The high mountains safely behind him, the finishing straight almost in sight, just one thing is missing as Lance Armstrong closes in on a seventh straight and last Tour de France title: a daily stage win of his own.

Even Armstrong, who doesn't like to tempt fate by claiming a win in advance, acknowledges that "the odds are good" that he'll be wearing the leader's yellow jersey when he retires from cycling at the end of the race.

Completing the last of three days in the Pyrenees on Tuesday left just a mostly flat stage, two medium mountain stages and the time trial for Armstrong to negotiate before the final victorious pedal up the Champs-Elysees in Paris.

Armstrong's main rivals, sensing that their chances of catching the American are slipping away, tried testing him again on two rigorous climbs during the 16th stage from Mourenx to Pau.

But he brushed off the challenges, easily matching their uphill accelerations to defend his comfortable lead. He finished with his main rivals in a group behind stage winner Oscar Pereiro of Spain -- and announced he was feeling better than ever.

Armstrong called it a "no-chain" day -- meaning he felt so strong that it seemed as if his bicycle had no chain.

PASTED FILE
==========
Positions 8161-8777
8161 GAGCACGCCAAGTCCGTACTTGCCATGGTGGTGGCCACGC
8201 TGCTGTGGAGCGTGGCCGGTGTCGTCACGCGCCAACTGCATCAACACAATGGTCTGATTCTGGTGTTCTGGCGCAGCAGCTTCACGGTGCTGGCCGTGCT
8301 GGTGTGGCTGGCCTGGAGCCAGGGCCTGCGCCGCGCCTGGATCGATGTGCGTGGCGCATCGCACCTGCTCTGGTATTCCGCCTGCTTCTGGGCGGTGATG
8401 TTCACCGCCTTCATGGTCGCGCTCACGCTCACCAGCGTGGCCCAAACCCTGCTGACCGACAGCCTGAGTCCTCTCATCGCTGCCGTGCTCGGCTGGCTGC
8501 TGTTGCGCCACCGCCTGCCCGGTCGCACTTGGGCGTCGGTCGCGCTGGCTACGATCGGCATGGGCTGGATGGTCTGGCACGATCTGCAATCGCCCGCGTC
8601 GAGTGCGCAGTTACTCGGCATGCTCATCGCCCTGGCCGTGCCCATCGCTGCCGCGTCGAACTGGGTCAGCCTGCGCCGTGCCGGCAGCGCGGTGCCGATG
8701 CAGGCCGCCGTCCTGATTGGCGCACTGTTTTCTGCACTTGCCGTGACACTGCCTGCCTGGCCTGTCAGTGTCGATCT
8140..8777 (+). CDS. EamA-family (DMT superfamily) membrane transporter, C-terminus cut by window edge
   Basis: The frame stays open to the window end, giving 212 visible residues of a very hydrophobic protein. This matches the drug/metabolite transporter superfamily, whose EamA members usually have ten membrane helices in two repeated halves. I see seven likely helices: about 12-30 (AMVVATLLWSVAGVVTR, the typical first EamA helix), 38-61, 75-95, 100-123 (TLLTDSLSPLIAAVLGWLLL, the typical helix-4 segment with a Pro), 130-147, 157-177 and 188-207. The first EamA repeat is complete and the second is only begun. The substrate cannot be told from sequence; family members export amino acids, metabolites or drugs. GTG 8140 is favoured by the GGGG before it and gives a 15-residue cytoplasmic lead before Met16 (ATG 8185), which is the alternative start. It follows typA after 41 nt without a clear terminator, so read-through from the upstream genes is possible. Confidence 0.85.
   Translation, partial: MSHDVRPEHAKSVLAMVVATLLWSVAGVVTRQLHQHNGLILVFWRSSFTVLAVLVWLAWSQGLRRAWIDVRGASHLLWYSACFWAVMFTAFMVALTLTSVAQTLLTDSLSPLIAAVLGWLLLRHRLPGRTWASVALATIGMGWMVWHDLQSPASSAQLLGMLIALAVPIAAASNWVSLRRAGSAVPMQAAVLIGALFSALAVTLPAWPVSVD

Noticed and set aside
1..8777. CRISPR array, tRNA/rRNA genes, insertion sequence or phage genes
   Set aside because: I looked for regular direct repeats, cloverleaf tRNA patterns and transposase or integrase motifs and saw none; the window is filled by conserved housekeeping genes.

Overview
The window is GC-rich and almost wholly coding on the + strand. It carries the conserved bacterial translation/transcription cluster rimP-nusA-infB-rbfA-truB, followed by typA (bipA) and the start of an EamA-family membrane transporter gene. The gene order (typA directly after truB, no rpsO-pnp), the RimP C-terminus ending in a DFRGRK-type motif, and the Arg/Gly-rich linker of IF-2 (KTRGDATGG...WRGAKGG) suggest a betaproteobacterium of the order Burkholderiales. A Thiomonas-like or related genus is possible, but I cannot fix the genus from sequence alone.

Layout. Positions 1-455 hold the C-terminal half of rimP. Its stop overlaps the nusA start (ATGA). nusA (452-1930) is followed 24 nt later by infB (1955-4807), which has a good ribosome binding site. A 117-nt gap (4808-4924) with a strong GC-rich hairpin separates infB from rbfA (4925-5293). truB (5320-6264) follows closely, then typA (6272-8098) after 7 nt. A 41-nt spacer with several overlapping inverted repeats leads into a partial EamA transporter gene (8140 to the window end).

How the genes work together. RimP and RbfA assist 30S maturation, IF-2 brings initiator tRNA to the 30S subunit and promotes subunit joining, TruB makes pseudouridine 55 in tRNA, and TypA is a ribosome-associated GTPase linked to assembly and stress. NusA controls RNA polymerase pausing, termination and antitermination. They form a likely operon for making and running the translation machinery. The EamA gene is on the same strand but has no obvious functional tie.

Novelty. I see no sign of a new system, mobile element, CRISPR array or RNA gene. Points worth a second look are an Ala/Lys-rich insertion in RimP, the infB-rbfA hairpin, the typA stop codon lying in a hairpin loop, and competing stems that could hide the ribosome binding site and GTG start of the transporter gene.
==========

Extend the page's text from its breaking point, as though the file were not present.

"I don't have a real explanation but I felt amazing on the bike, totally confident," Armstrong said. "The big, big days and the big difficulties are done. Now we have to stay safe, stay conservative and look to the final time trial and try and close it out."

Pereiro completed the 112.2-mile trek in 4 hours 38 minutes 40 seconds for his and his Swiss Phonak team's first win at the Tour. Armstrong, Ivan Basso, Jan Ullrich and other top riders were 3:24 back.

Armstrong's lead over Basso, who is looking to improve on his third-place finish last year, remains at 2:46. Mickael Rasmussen is third, 3:09 behind the six-time champion.

Ullrich, the 1997 Tour winner who is fourth overall, trails Armstrong by 5:58.

Armstrong, who was a brash young racer when he started but over time has come to respect the 102-year-old Tour's traditions, said he wants to honor the yellow jersey by riding all-out in the time trial on Saturday, a discipline in which he excels.

"I have to stay with my boys, stay out of trouble, then get to the final time trial, ride as hard as I can, represent the yellow jersey, show that he deserves to be the champ, then ride into Paris, a few laps, and that's it," he said.

In his winning Tours from 1999 to 2004, Armstrong won 19 individual stages, 10 of them time trials. In all but 2003, his shakiest victory, Armstrong's winning margins in Paris have exceeded six minutes. In 2003, he beat Ullrich by just 61 seconds.

Some rivals already are pinning their hopes on next year -- when Armstrong will not compete.

"When Lance Armstrong, the sheriff, is no longer here, then we can think about doing something more," said Francisco Mancebo, a Spaniard who is fifth overall.